This was a chapter book of sorts.  I suppose a beginner chapter book.  Lauren loved the drawings and after we finished it she grabbed a piece of paper and traced them.  Her favorite part was: "Seven cents".  She laughed and laughed.

#134 Time to Sleep Sheep the Sheep! Mo Willems


Another easy reader.  This one has repetitive words so the reader will recognize them and learn them more quickly with pictures to identify the words.  Bright colors and cute illustrations. 

#148 I Love My New Toy! Mo Willems


"Friends are more fun than toys."  Says it all. 

#151 I Am Invited to a Party! Mo Willems


Another one that made me laugh.  The ending was perfect.  Very cute.

#145 Elephants Cannot Dance! Mo Willems


Piggie wants Elephant to dance, but elephants cannot dance.  However, once he tries he becomes quite the hit and others want to learn the "elephant dance".

#142 Pigs Make Me Sneeze Mo Willems


Another great one about Piggie and Elephant.  Elephant catches a cold but thinks he is allergic to his best friend.  Elephant's dramatic facial expressions make this book.

#137 Cat the Cat Who is That? Mo Willems


This is a very beginner reader.  Some rhyming, easy words, just a few per page and a very short book, too.  I am sure kids enjoy the bright colors and large words to help them get excited about reading.

#147 Are You Ready to Play Outside? Mo Willems


This one wasn't as funny as I Am Going! but it was cute and sweet.  Piggie wasn't happy it started to rain and ruined his plans, but Elephant made it all better.  What a good friend.

#140 I Am Going! Mo Willems


This book was so funny.  Elephant is one needy friend.  Pig needed to go and Elephant wouldn't let him go and overreacted.  Lauren was laughing so hard at Elephant.  Such good books.

Friday, June 5, 2015

#201 Beauty's Punishment by Anne Rice


So, in the first book there was very little real plot. A lot of activity, but it was all "I do this stuff to you, now go over there and they'll do some more stuff to you, and now come back here and I'll do some different stuff to you, and do you like it? Then I'm not going to do it, I'll do this other stuff instead."

In this second volume, Beauty and Tristan (another slave) are taken down to the village, so the villagers can do some more stuff to them. But at least it's a change of scenery. And the chapters alternate between Beauty's story and Tristan's. We begin to see the soul-searching that we saw a little of at the end of book one; Beauty and Tristan both, for different reasons, begin to recognize that they want and "need" the kind of treatment they're receiving. There is a bit of self-realization beginning to develop in these two characters (although the rest of the characters remain pretty one-dimensional).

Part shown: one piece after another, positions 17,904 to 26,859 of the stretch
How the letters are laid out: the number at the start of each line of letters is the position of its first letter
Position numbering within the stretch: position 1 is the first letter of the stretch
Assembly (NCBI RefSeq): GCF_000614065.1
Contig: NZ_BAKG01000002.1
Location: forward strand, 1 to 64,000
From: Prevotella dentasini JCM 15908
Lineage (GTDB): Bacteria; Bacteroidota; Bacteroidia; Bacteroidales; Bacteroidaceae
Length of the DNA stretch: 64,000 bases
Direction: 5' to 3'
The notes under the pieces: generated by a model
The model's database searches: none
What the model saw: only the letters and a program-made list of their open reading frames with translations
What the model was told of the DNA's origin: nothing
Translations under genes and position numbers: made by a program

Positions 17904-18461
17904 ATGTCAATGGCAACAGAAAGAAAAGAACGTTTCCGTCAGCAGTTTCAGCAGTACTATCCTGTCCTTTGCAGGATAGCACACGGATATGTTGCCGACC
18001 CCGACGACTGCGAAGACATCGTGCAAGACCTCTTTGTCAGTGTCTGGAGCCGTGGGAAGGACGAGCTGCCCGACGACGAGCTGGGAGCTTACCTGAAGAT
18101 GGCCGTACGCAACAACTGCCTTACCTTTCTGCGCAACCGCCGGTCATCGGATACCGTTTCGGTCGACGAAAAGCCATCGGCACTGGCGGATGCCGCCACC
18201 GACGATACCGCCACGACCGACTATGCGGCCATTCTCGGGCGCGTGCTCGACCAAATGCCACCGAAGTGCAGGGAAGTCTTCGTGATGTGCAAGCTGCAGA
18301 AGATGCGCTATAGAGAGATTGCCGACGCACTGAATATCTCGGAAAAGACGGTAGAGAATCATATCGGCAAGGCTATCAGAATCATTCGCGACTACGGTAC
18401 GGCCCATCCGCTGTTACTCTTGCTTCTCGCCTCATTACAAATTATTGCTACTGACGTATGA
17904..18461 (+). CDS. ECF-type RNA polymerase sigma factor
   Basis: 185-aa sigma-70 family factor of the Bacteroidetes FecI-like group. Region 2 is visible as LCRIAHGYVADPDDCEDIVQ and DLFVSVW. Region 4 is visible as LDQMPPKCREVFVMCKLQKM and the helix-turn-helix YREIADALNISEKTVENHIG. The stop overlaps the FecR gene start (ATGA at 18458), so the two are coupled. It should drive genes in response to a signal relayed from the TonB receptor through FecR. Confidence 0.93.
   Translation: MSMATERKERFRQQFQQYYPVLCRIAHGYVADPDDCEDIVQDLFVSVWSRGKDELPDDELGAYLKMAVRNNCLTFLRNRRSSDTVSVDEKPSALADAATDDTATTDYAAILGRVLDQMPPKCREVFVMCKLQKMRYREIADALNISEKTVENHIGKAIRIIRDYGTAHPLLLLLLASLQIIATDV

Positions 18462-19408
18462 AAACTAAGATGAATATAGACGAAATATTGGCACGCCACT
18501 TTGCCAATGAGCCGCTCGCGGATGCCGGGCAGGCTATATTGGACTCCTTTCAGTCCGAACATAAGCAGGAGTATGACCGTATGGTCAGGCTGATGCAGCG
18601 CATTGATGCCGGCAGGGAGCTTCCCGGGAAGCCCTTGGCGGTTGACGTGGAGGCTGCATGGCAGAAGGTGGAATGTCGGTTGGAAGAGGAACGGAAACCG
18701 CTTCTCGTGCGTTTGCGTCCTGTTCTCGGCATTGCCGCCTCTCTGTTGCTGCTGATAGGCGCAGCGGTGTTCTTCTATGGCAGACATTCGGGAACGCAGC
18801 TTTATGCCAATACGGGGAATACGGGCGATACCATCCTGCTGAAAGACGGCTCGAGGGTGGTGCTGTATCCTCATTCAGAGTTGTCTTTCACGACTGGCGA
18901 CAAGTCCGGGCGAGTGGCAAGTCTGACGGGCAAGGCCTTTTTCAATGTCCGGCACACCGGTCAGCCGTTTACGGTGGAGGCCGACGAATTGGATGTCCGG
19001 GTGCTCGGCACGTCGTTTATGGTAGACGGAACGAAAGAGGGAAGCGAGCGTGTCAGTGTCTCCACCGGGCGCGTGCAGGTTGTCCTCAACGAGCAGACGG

And then, finally, at the end of the book, there's a bit of actual plot, some things start to actually happen. And the book ends.

Unlike the first volume, which I felt failed as erotica, this volume seemed to "keep my interest ", if you know what I mean. Perhaps it was because half of the story is told from the male character's point of view. At any rate, I feel this was more successful as a piece of erotic writing. And there was more happening (plot-wise) than in the first volume, so this was more entertaining to read in general.


Wednesday, June 3, 2015

#160 Knuffle Bunny by Mo Willems

490867When I grabbed this book from library Sam said, "Oh, I loved that book."  Funny, because I don't ever remember this Mo Willems book.  Even after reading it, it's not familiar to me.  What I did enjoy is seeing an onlooker in the story wearing a t-shirt with the pigeon from another series of Mo Willems.  Very clever.  It was like spotting Stan Lee in one of his Marvel movies.  I think any mother reading this can relate in a sense if their child had/has a special security blanket/stuffed animal/etc...  Another good book by Mo Willems.

#135 Time to Say Please by Mo Willems


This book reminded me of a Children's Lit class I took in college several years ago.  It fits all the criteria the teacher told us to look for such as, "does the book show people of different race and culture?"  And this one did.  You had families of all colors and what I like about that is how this book is about manners and it doesn't matter where you come from or what color you are; manners are important.  Good children's book.

#157 Leonardo the Terrible Monster by Mo Willems


I wonder if "Monsters Inc." came from this story.  Very similar to each other.  Leonardo wishes to be scarier and decides to find the "biggest scaredy cat to scare the tuna salad out of him" and so he find a boy named Sam.  Well, he wasn't able to scare Sam, but he learned why Sam was so sad so decided to become his friend instead.  Cute story.

#138 I Broke My Trunk by Mo Willems


These books are best read aloud (to young kids).  When I read them aloud to one of my kids (even though they are older) we laugh and laugh.  When I read it to myself I do smile, but it's not the same.  I did laugh at Pig's face after getting annoyed with Elephant's long story about how he broke his trunk.  These two are very funny.

#155 My Friend is Sad by Mo Willems

My Friend is Sad

Another great one by Mo Willems.  Pig was trying to cheer up Elephant by dressing up as the elephant's favorite things, but nothing seemed to cheer him up until the pig came as himself.  Elephant just missed Pig.  Sweet and funny story.

#144 Watch Me Throw the Ball! by Mo Willems

Watch Me Throw the Ball!

I read this with Sam while waiting for our burgers at Sonic and we were both laughing.  So, so funny.  This one is definitely my sense of humor and I'm looking forward to sharing this series with our new little one down the road.